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As the COVID-19 pandemic is still raging all over the globe, many believe vaccines are light at the end of the tunnel.

"If pandemics are microbial wars, then vaccines are our preferred weapons of mass salvation," wrote World Health Organization (WHO) Director-General Tedros Adhanom Ghebreyesus in a recent Foreign Policy article.

Several developed and developing countries have joined the COVID-19 vaccine race, and in a short span of time, offered a variety of selections.

Vaccines developed by Moderna, Pfizer-BioNtech and AstraZeneca are popular amid shortages in the West, while Russian's Sputnik V as well as vaccines made by China's Sinopharm and Sinovac Biotech, despite approvals and welcomes in the Middle East, Southeast Asia, Africa, Latin America, and Central and Eastern Europe, met with some suspicion in the West.

Unfortunately, the main ground for that doubt does not come from a scientific perspective, but political and ideological ones.

Some Western politicians see China as one adversary, particularly in the science and technology domain, and Russia as another.

Those with a Cold-War mindset tend to overlook the proven safety and effectiveness of Chinese and Russian vaccines. They dismiss them in media, confuse the public out of habitual prejudice, and eventually turn a blind eye to the fact that Chinese and Russian vaccines, like all other effective ones, can play a role in the global fight against the pandemic.

In fact, vaccine research and development has always been the priority of both China's and Russia's response to the unprecedented health crisis.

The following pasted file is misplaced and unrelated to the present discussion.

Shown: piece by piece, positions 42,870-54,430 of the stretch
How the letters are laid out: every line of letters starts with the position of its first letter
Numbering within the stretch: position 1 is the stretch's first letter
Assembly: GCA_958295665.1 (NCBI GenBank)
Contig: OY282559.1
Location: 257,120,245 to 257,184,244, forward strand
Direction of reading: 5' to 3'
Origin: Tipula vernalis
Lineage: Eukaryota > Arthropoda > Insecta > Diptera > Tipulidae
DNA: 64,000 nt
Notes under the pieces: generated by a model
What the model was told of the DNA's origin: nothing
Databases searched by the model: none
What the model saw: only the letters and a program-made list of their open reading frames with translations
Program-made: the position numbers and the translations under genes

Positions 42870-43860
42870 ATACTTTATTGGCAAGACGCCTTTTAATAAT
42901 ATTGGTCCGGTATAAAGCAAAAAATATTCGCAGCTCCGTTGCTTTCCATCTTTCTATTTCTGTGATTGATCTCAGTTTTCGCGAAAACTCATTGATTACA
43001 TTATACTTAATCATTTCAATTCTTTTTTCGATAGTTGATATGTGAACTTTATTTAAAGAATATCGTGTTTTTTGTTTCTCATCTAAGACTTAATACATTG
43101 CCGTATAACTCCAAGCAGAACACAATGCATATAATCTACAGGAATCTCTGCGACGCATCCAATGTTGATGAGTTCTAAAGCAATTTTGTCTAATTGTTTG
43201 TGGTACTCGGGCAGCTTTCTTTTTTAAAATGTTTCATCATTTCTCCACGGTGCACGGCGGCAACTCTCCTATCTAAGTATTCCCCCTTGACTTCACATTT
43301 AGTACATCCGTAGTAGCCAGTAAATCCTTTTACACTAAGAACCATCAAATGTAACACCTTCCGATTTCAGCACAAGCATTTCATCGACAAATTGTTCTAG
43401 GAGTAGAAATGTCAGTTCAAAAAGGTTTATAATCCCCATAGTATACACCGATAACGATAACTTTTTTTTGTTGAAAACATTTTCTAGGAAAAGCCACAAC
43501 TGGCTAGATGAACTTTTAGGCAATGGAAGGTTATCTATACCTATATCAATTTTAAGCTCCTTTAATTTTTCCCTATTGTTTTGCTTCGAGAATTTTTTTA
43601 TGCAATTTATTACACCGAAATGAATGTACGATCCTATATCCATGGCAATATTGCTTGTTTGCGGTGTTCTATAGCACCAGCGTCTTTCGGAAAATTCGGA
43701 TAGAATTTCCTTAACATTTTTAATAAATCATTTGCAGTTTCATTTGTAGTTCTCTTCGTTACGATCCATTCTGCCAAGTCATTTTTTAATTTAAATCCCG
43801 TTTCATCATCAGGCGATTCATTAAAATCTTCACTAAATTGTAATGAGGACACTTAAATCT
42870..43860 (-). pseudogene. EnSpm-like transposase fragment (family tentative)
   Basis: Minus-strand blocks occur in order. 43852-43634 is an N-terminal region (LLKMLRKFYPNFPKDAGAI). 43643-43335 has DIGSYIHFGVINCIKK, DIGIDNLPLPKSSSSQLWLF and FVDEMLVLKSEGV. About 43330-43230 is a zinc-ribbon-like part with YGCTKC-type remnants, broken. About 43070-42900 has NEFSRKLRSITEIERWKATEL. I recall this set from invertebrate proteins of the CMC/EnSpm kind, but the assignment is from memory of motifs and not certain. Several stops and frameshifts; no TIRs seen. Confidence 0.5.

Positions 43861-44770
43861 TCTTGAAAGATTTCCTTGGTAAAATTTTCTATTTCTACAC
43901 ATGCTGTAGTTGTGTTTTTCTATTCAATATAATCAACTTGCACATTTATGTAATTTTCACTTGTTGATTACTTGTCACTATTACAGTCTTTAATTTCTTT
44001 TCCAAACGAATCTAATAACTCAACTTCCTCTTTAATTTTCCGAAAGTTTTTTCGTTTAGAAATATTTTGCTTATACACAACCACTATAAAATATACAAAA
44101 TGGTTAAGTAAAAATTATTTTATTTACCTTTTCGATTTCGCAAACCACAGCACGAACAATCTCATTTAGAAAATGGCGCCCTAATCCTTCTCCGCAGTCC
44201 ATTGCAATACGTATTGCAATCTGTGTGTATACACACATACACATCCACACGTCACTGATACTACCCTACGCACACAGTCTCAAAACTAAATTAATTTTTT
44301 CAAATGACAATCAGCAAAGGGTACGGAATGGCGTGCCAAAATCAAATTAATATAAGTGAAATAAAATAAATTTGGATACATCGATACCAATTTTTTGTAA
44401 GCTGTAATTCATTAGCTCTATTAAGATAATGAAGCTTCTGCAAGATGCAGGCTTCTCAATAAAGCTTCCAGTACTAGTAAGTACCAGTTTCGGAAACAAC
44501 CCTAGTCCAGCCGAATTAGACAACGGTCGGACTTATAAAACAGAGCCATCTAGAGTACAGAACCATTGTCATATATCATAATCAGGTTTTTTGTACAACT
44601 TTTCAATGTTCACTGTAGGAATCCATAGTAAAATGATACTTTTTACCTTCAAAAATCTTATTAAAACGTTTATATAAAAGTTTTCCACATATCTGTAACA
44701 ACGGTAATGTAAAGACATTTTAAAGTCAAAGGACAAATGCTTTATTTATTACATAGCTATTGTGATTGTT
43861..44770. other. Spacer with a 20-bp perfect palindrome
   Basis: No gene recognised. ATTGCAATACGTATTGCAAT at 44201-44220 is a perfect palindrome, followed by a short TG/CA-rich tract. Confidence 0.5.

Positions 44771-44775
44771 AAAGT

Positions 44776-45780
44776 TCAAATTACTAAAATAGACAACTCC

With arduous efforts of their researchers, Chinese experts have provided substantial scientific data and solid clinical evidence to prove the accountability of their jabs.

A paper published on Lancet this week said that interim results from late-stage trials showed that Sputnik V had an efficacy rate of 91.6 percent.

Both countries have collaborated with other countries and the WHO in an open and comprehensive manner since the start of the pandemic and in every battle with the coronavirus through both information sharing and material assistance.

The "Western" vaccines, cleared by rich countries already, are not enough to meet the demand of their own, and even more scant for the rest of the world.

Thus, Chinese and Russian pharmaceutical companies are filling the gap in developing countries with genuine goodwill, wider accessibility, and fairer rollout.

As the world is struggling with the unceasing COVID-19 pandemic, there is a danger of deepening mistrust towards the made-in-China and made-in-Russia. Political games can only do harm, while science-based decisions can save more lives. 

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